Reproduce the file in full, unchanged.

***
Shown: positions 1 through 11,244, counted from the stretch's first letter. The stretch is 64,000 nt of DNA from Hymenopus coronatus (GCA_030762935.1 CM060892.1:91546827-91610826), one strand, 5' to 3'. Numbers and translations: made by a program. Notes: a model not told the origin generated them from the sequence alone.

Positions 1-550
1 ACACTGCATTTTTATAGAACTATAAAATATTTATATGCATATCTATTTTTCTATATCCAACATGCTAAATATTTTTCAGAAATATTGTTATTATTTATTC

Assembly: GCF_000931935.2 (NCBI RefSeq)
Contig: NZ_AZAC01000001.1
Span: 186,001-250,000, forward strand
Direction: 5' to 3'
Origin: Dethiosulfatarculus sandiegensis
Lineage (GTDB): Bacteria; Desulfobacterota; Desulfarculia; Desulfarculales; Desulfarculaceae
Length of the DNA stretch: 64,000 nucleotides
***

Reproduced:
Shown: positions 1 through 11,244, counted from the stretch's first letter. The stretch is 64,000 nt of DNA from Hymenopus coronatus (GCA_030762935.1 CM060892.1:91546827-91610826), one strand, 5' to 3'. Numbers and translations: made by a program. Notes: a model not told the origin generated them from the sequence alone.

Positions 1-550
1 ACACTGCATTTTTATAGAACTATAAAATATTTATATGCATATCTATTTTTCTATATCCAACATGCTAAATATTTTTCAGAAATATTGTTATTATTTATTC

Assembly: GCF_000931935.2 (NCBI RefSeq)
Contig: NZ_AZAC01000001.1
Span: 186,001-250,000, forward strand
Direction: 5' to 3'
Origin: Dethiosulfatarculus sandiegensis
Lineage (GTDB): Bacteria; Desulfobacterota; Desulfarculia; Desulfarculales; Desulfarculaceae
Length of the DNA stretch: 64,000 nucleotides